A new study conducted in Bangladesh finds that folic acid supplements can dramatically lower blood arsenic levels in individuals chronically exposed to arsenic-contaminated drinking water. Arsenic is a toxic element that is naturally present in some soils and water. Arsenic-contaminated drinking water is currently a significant public health problem in at least 70 countries, including several developing countries and also parts of the United States. Chronic arsenic exposure is associated with increased risk for skin, liver and bladder cancers, skin lesions, cardiovascular disease, and other adverse health outcomes. The study was funded by the National Institute of Environmental Health Sciences (NIEHS) at the National Institutes of Health (NIH).
Researchers found that treatment with 400 micrograms a day of folic acid, the U.S. Recommended Dietary Allowance, reduced total blood arsenic levels in a Bangladesh study population by 14 percent. Folate is a B vitamin found in leafy vegetables, citrus fruits, beans, and whole grains. Folic acid can also be taken as a vitamin supplement, and in the United States, it is added to flour and other fortified foods. The researchers found that folate deficiency is very common in Bangladesh, where the study was conducted, but is not as problematic in the United States due to folate fortification. Additional studies are needed to determine if folic acid similarly lowers blood arsenic in populations where folate deficiency is less common, such as in the United States.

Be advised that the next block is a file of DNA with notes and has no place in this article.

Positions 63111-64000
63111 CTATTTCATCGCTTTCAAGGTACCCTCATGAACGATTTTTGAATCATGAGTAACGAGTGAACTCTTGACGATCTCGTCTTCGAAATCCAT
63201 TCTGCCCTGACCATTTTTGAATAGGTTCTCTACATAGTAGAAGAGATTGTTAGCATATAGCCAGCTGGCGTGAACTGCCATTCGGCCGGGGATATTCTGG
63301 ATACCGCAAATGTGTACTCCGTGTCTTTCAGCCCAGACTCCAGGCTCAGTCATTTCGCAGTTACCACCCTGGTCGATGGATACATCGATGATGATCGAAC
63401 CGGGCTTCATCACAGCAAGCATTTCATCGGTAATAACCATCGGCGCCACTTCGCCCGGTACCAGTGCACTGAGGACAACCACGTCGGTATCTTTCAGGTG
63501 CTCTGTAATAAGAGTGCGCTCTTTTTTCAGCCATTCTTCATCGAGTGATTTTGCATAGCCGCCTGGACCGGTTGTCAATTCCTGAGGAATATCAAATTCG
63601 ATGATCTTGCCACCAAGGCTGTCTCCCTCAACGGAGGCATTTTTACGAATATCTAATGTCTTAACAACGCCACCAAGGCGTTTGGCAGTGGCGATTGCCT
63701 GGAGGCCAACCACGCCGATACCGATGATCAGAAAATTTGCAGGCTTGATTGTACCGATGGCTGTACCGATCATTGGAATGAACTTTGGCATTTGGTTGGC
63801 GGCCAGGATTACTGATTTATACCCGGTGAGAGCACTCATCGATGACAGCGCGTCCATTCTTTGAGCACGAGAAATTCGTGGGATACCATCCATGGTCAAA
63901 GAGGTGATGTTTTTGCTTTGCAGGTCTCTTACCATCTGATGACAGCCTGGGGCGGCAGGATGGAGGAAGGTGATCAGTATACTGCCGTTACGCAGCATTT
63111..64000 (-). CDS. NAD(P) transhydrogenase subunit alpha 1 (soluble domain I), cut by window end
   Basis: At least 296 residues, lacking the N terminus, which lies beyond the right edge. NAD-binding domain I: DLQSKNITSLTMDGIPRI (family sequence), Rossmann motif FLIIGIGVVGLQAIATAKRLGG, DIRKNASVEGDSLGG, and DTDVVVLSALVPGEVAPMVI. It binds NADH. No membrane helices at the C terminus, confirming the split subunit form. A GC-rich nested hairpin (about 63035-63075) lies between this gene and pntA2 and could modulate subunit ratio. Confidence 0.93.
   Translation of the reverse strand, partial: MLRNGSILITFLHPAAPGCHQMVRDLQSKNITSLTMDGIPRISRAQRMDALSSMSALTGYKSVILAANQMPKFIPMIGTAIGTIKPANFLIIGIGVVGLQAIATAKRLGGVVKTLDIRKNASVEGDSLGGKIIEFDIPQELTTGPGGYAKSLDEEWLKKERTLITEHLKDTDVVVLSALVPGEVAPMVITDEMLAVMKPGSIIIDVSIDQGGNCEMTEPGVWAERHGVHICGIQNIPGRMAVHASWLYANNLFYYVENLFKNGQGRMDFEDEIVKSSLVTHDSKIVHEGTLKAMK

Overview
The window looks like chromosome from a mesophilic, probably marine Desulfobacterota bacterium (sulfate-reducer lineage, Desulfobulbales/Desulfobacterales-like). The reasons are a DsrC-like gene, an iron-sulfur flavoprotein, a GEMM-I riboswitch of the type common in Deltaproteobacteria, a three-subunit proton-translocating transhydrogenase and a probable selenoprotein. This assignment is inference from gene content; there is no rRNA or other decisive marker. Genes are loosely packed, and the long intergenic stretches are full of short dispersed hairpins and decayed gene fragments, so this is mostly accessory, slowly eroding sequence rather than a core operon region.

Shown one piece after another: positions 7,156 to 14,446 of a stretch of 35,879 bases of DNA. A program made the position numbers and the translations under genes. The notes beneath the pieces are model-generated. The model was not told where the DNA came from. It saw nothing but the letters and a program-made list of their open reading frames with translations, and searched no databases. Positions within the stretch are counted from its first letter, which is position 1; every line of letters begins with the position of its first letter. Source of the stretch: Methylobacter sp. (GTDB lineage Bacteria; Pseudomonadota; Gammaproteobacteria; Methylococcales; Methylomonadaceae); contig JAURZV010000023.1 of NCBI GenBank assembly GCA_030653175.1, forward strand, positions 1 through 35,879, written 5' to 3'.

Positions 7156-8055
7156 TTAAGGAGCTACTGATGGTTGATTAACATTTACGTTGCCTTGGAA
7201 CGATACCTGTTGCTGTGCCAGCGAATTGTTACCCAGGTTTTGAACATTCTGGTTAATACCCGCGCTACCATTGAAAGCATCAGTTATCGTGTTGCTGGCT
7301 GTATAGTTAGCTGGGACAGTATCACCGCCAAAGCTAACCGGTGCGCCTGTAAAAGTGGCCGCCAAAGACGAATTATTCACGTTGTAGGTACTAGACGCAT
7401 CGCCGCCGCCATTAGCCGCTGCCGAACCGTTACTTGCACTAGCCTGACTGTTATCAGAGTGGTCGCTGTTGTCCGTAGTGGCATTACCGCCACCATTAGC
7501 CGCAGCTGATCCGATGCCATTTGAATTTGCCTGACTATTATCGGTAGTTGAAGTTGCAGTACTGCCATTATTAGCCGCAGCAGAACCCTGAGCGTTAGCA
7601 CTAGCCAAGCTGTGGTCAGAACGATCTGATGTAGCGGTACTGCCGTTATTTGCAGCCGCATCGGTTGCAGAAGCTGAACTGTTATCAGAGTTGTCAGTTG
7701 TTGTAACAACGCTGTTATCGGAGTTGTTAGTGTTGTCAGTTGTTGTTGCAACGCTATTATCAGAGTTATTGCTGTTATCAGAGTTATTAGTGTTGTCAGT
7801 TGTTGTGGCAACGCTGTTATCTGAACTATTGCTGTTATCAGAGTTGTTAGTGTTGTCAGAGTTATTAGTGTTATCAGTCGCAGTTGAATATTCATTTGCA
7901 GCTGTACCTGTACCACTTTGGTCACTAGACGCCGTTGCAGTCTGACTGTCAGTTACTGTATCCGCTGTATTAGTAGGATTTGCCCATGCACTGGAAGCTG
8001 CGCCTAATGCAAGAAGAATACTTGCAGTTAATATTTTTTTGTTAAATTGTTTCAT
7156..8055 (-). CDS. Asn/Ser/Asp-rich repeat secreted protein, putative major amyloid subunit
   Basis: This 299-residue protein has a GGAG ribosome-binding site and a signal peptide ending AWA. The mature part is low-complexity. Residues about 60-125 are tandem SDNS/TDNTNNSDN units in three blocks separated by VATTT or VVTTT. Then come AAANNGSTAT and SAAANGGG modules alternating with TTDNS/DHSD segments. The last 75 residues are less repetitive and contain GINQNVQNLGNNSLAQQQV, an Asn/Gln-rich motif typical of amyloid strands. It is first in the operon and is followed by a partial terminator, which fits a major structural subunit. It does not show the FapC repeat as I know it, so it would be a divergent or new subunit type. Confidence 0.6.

William Suk, Ph.D., Acting Deputy Director of the NIEHS discussed the significance of this work in Bangladesh to the U.S. He explains that arsenic contamination of groundwater is one of the five most common inorganic compounds found at Superfund sites and is present at over 70 percent of the sites. Because of the prevalence of arsenic, the SBRP has placed an emphasis on supporting arsenic-related research in heavily affected areas all over t
|Contact: Robin Mackar|
NIH/National Institute of Environmental Health Sciences